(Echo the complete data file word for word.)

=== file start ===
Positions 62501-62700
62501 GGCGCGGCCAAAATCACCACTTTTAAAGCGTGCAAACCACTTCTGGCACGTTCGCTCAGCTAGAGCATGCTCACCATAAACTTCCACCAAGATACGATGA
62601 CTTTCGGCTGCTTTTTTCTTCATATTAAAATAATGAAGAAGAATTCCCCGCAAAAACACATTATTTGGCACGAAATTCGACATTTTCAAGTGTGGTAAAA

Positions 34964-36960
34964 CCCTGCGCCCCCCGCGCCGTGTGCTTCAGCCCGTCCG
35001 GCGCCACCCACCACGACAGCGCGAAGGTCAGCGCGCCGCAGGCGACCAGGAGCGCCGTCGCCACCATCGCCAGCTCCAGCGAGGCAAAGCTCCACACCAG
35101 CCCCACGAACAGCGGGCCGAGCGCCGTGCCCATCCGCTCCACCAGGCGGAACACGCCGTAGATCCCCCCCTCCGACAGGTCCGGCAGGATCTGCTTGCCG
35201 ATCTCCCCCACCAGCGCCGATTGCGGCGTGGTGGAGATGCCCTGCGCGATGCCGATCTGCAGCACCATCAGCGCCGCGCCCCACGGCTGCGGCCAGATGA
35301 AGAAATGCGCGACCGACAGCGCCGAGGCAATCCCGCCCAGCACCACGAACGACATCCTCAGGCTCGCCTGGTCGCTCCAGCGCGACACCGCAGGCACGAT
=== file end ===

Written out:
Positions 62501-62700
62501 GGCGCGGCCAAAATCACCACTTTTAAAGCGTGCAAACCACTTCTGGCACGTTCGCTCAGCTAGAGCATGCTCACCATAAACTTCCACCAAGATACGATGA
62601 CTTTCGGCTGCTTTTTTCTTCATATTAAAATAATGAAGAAGAATTCCCCGCAAAAACACATTATTTGGCACGAAATTCGACATTTTCAAGTGTGGTAAAA

Positions 34964-36960
34964 CCCTGCGCCCCCCGCGCCGTGTGCTTCAGCCCGTCCG
35001 GCGCCACCCACCACGACAGCGCGAAGGTCAGCGCGCCGCAGGCGACCAGGAGCGCCGTCGCCACCATCGCCAGCTCCAGCGAGGCAAAGCTCCACACCAG
35101 CCCCACGAACAGCGGGCCGAGCGCCGTGCCCATCCGCTCCACCAGGCGGAACACGCCGTAGATCCCCCCCTCCGACAGGTCCGGCAGGATCTGCTTGCCG
35201 ATCTCCCCCACCAGCGCCGATTGCGGCGTGGTGGAGATGCCCTGCGCGATGCCGATCTGCAGCACCATCAGCGCCGCGCCCCACGGCTGCGGCCAGATGA
35301 AGAAATGCGCGACCGACAGCGCCGAGGCAATCCCGCCCAGCACCACGAACGACATCCTCAGGCTCGCCTGGTCGCTCCAGCGCGACACCGCAGGCACGAT